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It’s a New Year! Time to Get Moving!

The New Year is here! It’s a great time to create healthy habits and make sure your child with autism is getting enough exercise – even during the COVID-19 pandemic.

Why Is Exercise Important to Your Child With Autism?

Our brains need physical activity to remain healthy!!  

Without enough exercise, you may notice that your child demonstrates increased irritability.  You may also notice a decrease in concentration and focus.  Moderate exercise for at least 20 minutes has been shown to increase the ability to focus and learn in the few hours after.

Exercise promotes better sleep!!  

All children need to sleep well.  During these challenging times, schedules may be off.  People are stressed.  Coping skills  may not be  as sharp.  Exercise helps with both falling asleep and staying asleep.

Here are some tips for encouraging exercise at home:

Make physical exercise a part of the daily routine!!

Dedicate blocks of time in the morning and afternoon for exercise.  If you don’t plan it – it probably won’t happen!

Let your child choose the activity!!

Give your child choices for exercise, both of which would be acceptable.  Example: “We are going for a walk.  Would you like to walk in the park or in our neighborhood?”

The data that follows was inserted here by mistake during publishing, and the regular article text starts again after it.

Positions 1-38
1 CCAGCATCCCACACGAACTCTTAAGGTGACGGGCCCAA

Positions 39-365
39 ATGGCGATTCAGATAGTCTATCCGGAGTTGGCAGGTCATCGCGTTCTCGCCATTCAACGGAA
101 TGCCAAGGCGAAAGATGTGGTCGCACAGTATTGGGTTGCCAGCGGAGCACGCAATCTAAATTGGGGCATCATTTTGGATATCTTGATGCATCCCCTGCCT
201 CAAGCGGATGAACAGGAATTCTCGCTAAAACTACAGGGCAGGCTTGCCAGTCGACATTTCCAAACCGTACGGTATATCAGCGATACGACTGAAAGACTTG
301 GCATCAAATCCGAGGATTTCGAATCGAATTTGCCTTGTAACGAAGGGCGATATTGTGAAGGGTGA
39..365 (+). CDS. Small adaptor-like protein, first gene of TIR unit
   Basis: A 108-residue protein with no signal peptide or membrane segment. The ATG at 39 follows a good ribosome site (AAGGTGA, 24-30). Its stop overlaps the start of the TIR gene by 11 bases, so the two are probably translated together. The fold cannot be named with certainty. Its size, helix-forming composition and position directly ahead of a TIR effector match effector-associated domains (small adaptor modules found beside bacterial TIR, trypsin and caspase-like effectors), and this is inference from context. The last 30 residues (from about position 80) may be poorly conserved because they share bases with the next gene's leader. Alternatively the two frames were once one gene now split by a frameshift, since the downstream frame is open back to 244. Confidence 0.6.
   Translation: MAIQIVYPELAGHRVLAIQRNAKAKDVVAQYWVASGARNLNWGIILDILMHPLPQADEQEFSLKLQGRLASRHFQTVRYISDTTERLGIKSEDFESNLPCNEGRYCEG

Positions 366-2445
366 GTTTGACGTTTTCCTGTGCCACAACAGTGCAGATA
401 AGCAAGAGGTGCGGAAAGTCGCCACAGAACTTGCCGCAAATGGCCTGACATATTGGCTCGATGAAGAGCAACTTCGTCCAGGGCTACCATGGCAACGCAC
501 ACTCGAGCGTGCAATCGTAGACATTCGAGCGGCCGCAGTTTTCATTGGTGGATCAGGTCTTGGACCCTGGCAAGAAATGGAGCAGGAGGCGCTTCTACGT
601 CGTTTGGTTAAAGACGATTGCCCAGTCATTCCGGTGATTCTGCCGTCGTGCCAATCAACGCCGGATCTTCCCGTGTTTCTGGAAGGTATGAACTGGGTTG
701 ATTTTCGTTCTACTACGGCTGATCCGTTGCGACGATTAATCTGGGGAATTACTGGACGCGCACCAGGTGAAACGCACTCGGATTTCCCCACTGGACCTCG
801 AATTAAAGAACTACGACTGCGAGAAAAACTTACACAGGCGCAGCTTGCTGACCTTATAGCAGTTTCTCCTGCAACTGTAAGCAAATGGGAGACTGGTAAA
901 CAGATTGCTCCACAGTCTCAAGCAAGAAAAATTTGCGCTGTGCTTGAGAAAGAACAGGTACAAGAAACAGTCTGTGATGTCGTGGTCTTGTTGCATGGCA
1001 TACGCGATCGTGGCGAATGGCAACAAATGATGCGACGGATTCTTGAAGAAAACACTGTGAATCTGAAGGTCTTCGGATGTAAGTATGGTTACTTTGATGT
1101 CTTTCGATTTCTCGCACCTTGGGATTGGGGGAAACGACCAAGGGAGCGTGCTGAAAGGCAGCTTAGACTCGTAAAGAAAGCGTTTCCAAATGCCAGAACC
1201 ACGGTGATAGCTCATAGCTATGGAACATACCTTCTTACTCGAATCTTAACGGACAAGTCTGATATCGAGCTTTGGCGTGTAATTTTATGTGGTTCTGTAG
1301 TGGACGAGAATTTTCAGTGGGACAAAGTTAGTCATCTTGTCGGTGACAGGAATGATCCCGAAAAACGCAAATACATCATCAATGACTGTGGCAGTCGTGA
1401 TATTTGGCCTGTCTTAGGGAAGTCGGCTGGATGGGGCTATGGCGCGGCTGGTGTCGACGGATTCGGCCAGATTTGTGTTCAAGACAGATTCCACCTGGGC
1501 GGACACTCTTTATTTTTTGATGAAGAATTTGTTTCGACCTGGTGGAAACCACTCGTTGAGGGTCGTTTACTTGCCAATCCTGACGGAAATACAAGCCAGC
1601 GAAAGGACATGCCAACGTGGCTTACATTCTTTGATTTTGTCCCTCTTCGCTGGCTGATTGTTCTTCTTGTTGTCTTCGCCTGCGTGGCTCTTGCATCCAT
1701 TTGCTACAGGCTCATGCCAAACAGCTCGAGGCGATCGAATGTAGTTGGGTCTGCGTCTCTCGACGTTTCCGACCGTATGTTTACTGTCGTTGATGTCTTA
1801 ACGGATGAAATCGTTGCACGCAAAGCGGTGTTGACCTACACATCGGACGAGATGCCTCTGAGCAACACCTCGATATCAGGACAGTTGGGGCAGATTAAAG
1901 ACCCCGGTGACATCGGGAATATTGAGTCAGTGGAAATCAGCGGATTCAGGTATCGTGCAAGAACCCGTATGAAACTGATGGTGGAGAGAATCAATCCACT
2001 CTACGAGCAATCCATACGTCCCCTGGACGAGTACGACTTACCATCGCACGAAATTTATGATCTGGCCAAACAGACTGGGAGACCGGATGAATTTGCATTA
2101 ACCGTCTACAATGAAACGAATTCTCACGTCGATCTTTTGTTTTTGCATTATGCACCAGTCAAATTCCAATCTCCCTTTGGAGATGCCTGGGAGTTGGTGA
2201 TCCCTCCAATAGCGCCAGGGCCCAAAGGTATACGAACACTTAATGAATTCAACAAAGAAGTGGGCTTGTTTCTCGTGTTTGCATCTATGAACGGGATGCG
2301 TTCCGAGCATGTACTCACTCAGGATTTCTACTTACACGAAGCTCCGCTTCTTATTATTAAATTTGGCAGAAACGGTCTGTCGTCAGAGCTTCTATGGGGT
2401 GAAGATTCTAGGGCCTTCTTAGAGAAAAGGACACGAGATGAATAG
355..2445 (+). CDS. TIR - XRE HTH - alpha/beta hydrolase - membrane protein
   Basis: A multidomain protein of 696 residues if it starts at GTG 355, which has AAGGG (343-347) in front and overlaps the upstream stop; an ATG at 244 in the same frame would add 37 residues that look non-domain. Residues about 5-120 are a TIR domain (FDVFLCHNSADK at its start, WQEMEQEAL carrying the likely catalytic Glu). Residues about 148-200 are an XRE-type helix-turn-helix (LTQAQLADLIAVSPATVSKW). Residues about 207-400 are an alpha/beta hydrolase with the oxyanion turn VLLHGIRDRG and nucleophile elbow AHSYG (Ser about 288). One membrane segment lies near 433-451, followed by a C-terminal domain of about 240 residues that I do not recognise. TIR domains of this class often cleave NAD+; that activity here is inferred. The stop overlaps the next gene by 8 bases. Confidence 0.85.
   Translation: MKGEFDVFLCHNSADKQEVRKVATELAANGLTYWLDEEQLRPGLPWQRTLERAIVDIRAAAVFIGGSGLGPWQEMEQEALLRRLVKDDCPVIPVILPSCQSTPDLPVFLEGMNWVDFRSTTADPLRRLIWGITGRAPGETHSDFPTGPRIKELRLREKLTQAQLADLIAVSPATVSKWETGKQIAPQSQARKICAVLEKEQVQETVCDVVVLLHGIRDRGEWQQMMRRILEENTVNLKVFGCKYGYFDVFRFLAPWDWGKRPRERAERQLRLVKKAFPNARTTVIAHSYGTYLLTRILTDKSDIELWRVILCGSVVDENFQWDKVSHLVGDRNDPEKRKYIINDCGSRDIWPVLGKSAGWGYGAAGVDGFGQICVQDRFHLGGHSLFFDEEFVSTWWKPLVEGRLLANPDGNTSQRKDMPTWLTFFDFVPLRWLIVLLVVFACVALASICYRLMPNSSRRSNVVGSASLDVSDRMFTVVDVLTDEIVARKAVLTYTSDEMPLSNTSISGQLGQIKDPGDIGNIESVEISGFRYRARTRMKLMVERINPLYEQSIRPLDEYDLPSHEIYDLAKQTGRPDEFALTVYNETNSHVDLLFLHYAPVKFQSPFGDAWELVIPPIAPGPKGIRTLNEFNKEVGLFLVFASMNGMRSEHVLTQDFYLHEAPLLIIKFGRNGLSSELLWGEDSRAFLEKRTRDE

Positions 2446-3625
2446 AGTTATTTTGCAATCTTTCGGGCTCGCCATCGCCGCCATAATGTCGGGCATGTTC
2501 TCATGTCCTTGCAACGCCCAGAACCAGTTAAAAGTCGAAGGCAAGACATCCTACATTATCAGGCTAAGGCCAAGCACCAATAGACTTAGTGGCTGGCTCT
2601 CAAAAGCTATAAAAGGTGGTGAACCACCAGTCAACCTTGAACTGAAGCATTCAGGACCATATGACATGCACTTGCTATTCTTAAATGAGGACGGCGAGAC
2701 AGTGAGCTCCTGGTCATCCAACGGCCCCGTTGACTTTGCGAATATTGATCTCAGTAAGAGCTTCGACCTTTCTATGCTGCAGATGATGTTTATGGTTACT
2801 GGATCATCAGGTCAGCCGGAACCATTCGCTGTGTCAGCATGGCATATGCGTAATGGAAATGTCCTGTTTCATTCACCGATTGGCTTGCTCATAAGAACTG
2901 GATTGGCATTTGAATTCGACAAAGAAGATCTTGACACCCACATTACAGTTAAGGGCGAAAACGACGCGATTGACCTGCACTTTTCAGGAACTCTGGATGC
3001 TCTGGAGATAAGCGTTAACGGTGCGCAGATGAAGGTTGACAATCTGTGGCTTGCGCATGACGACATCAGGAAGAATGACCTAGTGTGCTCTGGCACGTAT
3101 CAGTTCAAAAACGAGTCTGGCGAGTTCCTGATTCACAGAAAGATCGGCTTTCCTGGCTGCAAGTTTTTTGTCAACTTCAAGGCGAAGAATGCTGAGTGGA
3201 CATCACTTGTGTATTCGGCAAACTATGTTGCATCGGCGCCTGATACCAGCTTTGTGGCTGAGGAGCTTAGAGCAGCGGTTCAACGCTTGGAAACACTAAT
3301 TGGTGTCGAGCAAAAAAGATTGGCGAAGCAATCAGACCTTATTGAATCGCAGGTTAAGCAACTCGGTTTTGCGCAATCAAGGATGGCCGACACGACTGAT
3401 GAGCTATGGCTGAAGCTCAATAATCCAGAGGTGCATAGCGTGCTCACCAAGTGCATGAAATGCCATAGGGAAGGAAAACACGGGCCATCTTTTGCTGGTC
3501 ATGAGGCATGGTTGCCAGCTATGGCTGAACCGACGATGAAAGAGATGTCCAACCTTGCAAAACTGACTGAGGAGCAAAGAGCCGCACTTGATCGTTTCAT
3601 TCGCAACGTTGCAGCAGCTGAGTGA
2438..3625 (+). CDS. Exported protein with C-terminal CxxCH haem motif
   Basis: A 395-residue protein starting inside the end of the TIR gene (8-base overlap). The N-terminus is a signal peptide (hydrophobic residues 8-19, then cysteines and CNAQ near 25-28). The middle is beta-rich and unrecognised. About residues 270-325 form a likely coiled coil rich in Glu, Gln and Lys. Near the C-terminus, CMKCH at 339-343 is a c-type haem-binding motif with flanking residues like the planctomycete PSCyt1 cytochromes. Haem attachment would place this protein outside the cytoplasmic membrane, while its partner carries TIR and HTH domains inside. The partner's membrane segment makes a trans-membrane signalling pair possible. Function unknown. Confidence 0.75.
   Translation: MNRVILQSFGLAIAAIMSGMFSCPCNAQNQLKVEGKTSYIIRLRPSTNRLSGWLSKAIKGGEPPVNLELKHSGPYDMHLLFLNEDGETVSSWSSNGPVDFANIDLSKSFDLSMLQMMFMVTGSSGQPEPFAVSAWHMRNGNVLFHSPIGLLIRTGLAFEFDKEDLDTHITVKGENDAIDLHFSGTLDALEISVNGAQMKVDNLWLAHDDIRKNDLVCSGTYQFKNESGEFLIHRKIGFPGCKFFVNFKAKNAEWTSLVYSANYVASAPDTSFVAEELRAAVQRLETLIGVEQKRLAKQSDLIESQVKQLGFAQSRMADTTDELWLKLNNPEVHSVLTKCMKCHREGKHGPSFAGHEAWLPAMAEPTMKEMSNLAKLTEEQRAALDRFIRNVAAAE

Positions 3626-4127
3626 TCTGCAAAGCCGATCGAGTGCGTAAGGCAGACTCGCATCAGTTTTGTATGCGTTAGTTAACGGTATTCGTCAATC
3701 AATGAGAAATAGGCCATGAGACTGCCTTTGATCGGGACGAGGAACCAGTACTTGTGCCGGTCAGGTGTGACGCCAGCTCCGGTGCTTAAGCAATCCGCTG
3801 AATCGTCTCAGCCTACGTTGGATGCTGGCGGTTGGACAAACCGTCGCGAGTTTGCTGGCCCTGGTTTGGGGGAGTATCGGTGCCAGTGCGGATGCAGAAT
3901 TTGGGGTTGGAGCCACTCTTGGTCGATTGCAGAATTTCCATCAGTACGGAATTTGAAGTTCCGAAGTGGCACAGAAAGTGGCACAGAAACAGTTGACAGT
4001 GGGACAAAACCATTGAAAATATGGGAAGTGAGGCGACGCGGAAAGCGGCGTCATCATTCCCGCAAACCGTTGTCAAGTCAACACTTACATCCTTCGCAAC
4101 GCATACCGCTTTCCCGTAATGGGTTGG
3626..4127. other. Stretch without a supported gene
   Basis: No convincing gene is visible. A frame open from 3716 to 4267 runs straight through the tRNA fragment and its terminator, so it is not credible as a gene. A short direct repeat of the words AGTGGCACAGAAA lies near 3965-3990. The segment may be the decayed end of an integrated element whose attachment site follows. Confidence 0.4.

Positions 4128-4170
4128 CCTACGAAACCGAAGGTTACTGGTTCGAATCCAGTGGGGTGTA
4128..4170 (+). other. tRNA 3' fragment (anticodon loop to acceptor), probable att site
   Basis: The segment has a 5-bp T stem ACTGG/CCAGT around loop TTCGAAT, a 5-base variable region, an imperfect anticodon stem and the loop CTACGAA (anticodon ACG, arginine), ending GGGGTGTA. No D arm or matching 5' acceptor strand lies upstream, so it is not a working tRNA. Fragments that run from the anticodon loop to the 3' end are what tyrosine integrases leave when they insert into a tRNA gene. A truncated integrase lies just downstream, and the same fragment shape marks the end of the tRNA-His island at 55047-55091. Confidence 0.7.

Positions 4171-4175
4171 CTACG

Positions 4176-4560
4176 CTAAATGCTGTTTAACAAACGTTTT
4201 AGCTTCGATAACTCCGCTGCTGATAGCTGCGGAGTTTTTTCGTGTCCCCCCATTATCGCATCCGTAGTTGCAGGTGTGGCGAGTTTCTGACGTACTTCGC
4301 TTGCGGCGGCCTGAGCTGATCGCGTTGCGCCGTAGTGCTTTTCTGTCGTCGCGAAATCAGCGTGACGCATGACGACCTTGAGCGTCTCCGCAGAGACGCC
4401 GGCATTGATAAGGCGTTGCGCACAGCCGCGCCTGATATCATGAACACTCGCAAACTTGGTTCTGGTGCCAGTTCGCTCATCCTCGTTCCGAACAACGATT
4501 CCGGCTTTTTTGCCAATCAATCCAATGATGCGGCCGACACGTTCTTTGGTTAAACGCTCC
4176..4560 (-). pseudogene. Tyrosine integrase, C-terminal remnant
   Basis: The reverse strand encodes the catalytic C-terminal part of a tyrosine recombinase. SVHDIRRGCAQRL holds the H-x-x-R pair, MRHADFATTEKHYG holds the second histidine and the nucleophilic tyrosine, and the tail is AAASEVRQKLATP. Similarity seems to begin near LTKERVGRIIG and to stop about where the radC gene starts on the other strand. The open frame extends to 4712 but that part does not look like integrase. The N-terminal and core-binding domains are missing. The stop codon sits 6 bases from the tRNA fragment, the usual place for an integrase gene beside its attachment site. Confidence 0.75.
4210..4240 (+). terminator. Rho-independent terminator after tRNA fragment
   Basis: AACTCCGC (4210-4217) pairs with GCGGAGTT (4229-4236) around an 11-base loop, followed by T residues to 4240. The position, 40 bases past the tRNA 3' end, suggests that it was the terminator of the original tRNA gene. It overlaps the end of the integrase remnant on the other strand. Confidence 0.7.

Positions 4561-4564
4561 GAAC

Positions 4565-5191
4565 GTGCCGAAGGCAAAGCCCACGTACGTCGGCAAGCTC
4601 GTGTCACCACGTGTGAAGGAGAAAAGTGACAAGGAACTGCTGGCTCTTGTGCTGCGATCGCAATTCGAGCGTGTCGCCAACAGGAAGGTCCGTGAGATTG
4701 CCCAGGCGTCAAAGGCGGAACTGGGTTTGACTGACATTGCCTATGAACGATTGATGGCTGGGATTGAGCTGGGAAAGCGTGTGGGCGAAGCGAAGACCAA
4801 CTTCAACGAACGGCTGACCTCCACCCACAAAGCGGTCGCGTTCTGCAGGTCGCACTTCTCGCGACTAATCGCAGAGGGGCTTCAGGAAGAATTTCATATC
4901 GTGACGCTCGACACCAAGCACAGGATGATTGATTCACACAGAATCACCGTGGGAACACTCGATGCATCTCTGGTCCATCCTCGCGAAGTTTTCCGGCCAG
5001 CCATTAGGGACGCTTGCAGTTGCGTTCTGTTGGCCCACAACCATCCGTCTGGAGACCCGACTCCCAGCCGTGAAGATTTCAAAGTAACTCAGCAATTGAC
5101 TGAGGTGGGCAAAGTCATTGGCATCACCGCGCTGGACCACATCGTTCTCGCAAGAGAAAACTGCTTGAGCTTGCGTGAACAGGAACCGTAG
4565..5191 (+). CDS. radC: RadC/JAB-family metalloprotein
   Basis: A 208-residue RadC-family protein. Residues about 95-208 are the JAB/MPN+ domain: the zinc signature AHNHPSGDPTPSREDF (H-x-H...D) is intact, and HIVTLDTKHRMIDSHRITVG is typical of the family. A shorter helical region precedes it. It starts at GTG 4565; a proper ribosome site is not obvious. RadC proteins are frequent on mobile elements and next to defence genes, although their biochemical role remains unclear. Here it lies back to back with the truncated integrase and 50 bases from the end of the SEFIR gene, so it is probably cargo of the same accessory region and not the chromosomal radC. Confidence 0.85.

Make it fun!!

Create a list of physical activities that your child enjoys so that exercise never feels like a chore. Tailor the activity list to your child’s interests

Start slowly and build up!!

For children who are not accustomed to regular physical exercise, aim for 20 minutes daily and gradually increase to 60 minute blocks of time – preferably outdoors.

Limit screen time!

While tablets, computers and television are useful for learning opportunities or as rewards, too much screen time can take away from time spent in active play.

Walk the walk!!

Kids are more likely to exercise when they see their caregivers being active. That doesn’t mean you have to do the same activities as your child, but modeling physical activity is an important motivator for kids. Instead of thinking of exercise as an extra thing you have to do, it can help to think of movement as one of the coping skills we can use to overcome difficulties.

Forget perfect!!

Any exercise is better than none, so don’t worry if your child doesn’t achieve the recommended 60 minutes a day.  Be realistic, do your best and have fun!

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